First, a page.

While arguing or fighting occurs in all relationships, partner violence is about power and control of one partner by the other. Due to the nature of being in a relationship with the abuser, partner violence can be hard to identify and understand. If you are in abusive relationship, you may find it difficult to acknowledge because the abuser is someone for whom you have feelings. Abusive behavior can take many forms. Be concerned if your partner:
- Is jealous and possessive
- Tries to control everything you do
- Tries to isolate you from family and friends
- Has a quick temper or unpredictable reactions to ordinary things
- Often exhibits violent behavior toward animals, children, or other people
- Pressures you for sex
- Has a history of bad relationships
- Has a strong belief in extreme gender roles
- Says things like:
- “If you really loved me…”
- “You just don’t understand…”
- “No one has ever loved/understood me like you do”
- “You’d be nothing without me”
In all relationships, it is important to trust your instincts. If your intuition tells you something is wrong, you shouldn’t ignore it.
8. How do I know if I am being stalked and what can I do?
Stalking is a crime of power and control. Stalking is generally defined as a pattern of behavior (two or more occasions) of visual or physical proximity, nonconsensual communication, or verbal, written, and/or implied threats, that would cause a reasonable person fear.
9. What should I do if I'm being stalked?
If you are being stalked, don’t downplay the danger of your situation. Consider taking the following steps:
- If you feel that you are in immediate danger, contact UCPD on campus at 773.702.8181 or if off campus, contact 911.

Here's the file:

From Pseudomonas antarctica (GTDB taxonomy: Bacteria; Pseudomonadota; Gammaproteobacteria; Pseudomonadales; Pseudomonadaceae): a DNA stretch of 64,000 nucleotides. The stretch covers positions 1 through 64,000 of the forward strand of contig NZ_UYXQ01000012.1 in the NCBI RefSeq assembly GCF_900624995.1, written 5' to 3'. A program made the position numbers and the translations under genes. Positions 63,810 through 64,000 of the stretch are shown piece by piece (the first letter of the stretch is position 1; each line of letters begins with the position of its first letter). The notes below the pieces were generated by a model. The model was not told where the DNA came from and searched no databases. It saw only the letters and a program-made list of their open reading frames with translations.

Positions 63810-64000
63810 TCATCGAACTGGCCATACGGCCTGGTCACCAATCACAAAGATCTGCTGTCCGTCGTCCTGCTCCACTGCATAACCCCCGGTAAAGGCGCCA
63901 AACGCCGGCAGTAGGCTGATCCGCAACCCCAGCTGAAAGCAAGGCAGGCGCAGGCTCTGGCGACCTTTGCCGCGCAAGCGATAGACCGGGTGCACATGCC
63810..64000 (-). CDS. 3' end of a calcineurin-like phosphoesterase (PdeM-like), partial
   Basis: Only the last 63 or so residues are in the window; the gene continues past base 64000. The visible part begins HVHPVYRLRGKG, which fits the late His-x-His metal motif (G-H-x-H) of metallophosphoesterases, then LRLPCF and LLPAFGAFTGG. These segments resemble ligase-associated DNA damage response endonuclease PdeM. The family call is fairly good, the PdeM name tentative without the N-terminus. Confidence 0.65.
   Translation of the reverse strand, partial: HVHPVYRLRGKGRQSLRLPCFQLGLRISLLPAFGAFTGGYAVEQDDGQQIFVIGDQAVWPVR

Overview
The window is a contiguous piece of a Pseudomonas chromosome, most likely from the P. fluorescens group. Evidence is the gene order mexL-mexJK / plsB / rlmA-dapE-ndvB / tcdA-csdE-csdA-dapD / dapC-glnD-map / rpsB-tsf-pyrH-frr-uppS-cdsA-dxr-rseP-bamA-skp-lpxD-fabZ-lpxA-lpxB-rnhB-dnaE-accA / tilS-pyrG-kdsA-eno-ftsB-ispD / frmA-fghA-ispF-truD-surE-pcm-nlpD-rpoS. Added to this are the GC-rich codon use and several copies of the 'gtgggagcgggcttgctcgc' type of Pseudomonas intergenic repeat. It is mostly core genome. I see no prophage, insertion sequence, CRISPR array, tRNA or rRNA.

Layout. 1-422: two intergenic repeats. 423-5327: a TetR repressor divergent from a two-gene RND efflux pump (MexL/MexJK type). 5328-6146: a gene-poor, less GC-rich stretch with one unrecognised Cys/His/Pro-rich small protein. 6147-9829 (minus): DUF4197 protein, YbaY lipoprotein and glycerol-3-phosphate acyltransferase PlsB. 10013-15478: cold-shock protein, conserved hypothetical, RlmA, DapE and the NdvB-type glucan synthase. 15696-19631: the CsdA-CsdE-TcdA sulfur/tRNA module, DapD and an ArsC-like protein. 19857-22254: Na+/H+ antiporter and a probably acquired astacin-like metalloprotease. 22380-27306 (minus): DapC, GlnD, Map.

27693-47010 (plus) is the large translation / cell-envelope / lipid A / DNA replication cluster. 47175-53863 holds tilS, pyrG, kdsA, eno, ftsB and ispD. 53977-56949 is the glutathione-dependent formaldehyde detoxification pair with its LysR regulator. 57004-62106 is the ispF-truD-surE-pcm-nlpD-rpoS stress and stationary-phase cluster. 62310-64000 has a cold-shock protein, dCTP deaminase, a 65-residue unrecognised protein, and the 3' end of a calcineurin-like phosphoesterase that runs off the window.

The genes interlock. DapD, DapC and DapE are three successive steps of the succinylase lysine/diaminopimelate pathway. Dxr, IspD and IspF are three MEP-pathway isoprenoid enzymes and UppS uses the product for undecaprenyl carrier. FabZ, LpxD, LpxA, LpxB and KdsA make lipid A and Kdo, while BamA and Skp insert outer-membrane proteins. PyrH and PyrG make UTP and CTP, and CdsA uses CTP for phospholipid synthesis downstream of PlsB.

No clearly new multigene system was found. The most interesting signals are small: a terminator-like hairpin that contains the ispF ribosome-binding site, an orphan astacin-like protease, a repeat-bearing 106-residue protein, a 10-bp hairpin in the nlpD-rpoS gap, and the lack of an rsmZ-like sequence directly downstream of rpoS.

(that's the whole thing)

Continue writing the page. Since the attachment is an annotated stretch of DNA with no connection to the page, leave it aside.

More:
- Try not to be isolated with the person.
- Stalking behavior can be confusing. For support, contact the Sexual Assault Dean-on-Call (SADOC) at 773.834.4357, and consider allowing the SADOC to engage other resources on your behalf, such as the Deputy Title IX Coordinator for Students, a person who can help you with safety planning and/or assist you getting an Order of Protection from the court or a University-initiated No Contact Directive.
- Report directly to the Office for Sexual Misconduct Prevention and Support at 773.702.0438 or email@example.com.
- Tell family, friends, roommates, Housing and Residential Life staff members, and co-workers about the stalking and seek their support.
- Access UCPD by calling (773) 702-8181 for an escort to your destination.
10. What is Safety Planning and how can it help me?
Safety planning is an important aspect of protecting yourself emotionally and physically in an abusive relationship.
A safety plan is a personalized, practical plan that can help you avoid dangerous situations and know the best way to react when you are in danger. This plan includes ways to remain safe while in the relationship, planning to leave, or after you leave. Safety planning involves how to cope with emotions, tell friends and family about the abuse, take legal action, and more. We safety plan with survivors and anyone who is concerned about their own safety or the safety of another.
Although some of the things that you outline in your safety plan may seem obvious, it’s important to remember that in moments of crisis your brain doesn’t function the same as when you are calm. When adrenaline is pumping through your veins it can be hard to think clearly or to make logical decisions about your safety. Having a safety plan laid out in advance can help you to protect yourself in those stressful moments.
Safety planning looks different for different types of abuse. You safety plan should be tailored to your specific situation. For more information contact the Office for Sexual Misconduct Prevention and Support at 773.702.0438 or firstname.lastname@example.org.